Kennedy was a figurehead — the entire world was swept away by his inspiring words. His speeches touched our souls, and ignited an inner hope for something intrinsically better–“Ask not what your country can do for you, ask what you can do for your country” was just one of his many clarion calls … his words penetrated our hearts, minds and spirits. He spoke to an identity that lay deep within us.
This was an ‘awakening in progress.’
We had color (!) television and cars and our economy was growing rapidly. We were marrying and building new houses and moving into them with new families. We were going to the moon! Literally. The United States Space program and NASA were going to put a man on the moon by the end of the decade. Kennedy said it, and we believed it. The future was ours.
This new President wasn’t just an American leader — he touched the population of the entire planet. He spoke of a time that would be better and less violent and more loving and more creative and … just better all around! We could and would make it that way. The Allies had defeated Hitler, and we were done with war. Wholesale destruction didn’t solve anything. The entire world believed that together, we could and would make our planet a better place for everybody.
Back then, we didn’t have cable television or the Internet. One of the biggest sources of entertainment came from Broadway musicals. There was an explosion of musicals — it was like a celebration that WWII was over, and humans were expressing their wonderful creative prowess through dance and music. Think of it as the equivalent of “The Voice” and “So You Think You Can Dance.” One of the most popular was called Camelot. It was Kennedy’s favorite.
Camelot is the story of King Arthur, of Gwenevere and Lancelot and Mordred, all set to music. We had vinyl, 33 rpm records then, and Camelot played throughout the land. At the conclusion of the musical, as Arthur lay dying, betrayed by love and age and life, he proclaimed:
And never let it be forgot that once that there was a spot, For one brief shining moment, That was known as Camelot.
It was so sad, and so human. We didn’t know it at the time, but we were actually living through that “Brief Shining Moment.’ We thought we had reached a destination, that we had vanquished hate and destruction.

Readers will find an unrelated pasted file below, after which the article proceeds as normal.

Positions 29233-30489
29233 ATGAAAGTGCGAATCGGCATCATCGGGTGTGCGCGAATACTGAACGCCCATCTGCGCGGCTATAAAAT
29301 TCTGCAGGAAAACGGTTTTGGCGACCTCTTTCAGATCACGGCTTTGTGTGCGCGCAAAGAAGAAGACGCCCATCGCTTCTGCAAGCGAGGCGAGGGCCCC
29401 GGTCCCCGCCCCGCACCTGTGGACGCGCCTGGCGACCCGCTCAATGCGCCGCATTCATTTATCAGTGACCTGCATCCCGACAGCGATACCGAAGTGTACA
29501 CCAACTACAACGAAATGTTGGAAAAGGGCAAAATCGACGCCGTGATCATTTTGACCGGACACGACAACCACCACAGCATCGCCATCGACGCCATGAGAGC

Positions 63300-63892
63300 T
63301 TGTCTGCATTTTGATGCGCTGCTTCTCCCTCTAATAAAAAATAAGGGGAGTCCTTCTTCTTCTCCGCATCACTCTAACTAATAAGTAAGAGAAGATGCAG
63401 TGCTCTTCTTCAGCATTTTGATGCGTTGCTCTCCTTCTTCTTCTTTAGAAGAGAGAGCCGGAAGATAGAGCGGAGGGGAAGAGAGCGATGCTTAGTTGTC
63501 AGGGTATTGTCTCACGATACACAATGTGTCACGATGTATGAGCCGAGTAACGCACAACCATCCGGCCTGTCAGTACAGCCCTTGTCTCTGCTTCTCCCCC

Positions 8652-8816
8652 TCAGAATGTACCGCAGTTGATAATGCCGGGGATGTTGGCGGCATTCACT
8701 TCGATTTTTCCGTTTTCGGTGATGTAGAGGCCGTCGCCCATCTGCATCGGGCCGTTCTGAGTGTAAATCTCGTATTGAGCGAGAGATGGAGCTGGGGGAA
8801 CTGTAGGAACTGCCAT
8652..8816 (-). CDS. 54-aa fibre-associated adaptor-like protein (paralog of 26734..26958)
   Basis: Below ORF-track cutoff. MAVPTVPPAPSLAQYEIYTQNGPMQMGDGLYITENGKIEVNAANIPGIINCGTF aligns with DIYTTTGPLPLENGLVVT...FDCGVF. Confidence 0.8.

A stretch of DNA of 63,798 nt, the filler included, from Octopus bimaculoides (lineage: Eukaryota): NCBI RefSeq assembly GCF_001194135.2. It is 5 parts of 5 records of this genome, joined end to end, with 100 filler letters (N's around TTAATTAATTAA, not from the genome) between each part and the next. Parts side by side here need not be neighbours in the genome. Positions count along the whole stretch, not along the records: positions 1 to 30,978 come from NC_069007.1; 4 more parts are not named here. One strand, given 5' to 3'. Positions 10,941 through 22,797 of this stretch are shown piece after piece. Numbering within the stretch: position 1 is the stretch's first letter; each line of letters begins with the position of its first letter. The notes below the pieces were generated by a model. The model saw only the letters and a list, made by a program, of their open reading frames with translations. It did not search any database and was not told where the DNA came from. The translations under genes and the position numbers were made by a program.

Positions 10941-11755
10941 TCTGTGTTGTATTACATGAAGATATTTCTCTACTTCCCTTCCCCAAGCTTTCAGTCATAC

“One brief shining moment” became part of the national and international cultural dialogue–it was real and pervasive and we felt it. Then, in a few world-shattering seconds, Kennedy, and the ideals he stood for, was gone. Vanished. What happened? Where did he go?
Assassinated. The Zapruder film showed it. His brains were splattered over our beloved First Lady’s pink suit. Days later, as Jackie stood brave and grieving, clothed in black mourning, a dark evil that we thought had been vanquished penetrated our world again … it started to saturate our consciousness. IT was back. Our mirror was shattered, and we began to lose sight of who we thought we were and what we believed we could do. Doubt and discord swept over us in waves.
We began a terrible slide. Senseless and pointless slaughter — thousands of upon thousands of young men, upright and true — in Viet Nam followed. The misplaced anger at the soldiers tore the nation apart. We did not realize the wisdom of Napoleon’s dictum “There are no bad soldiers, only bad generals“). Martin Luther King, Jr. was gunned down, as was Bobby Kennedy. Watergate and Nixon’s impeachment followed. A lot of really bad news landed on the American and world public. A movement began that still exists today — it held that somehow America itself was fatally flawed. Not so. Not so at all.
America will return Gandalf-like (after he fought and fell and returned from his fight with the Balrog) to battle the darkness, to reaffirm that Truth and Right can, should and will prevail. I say to you:
A new Global Renaissance is within your grasp. America can and will restore her brand, and reassert the fact that freedom is humankind’s divinely appointed right. The time has come and yours is the generation that will make it happen.
It will begin very soon.
MTC — more to come.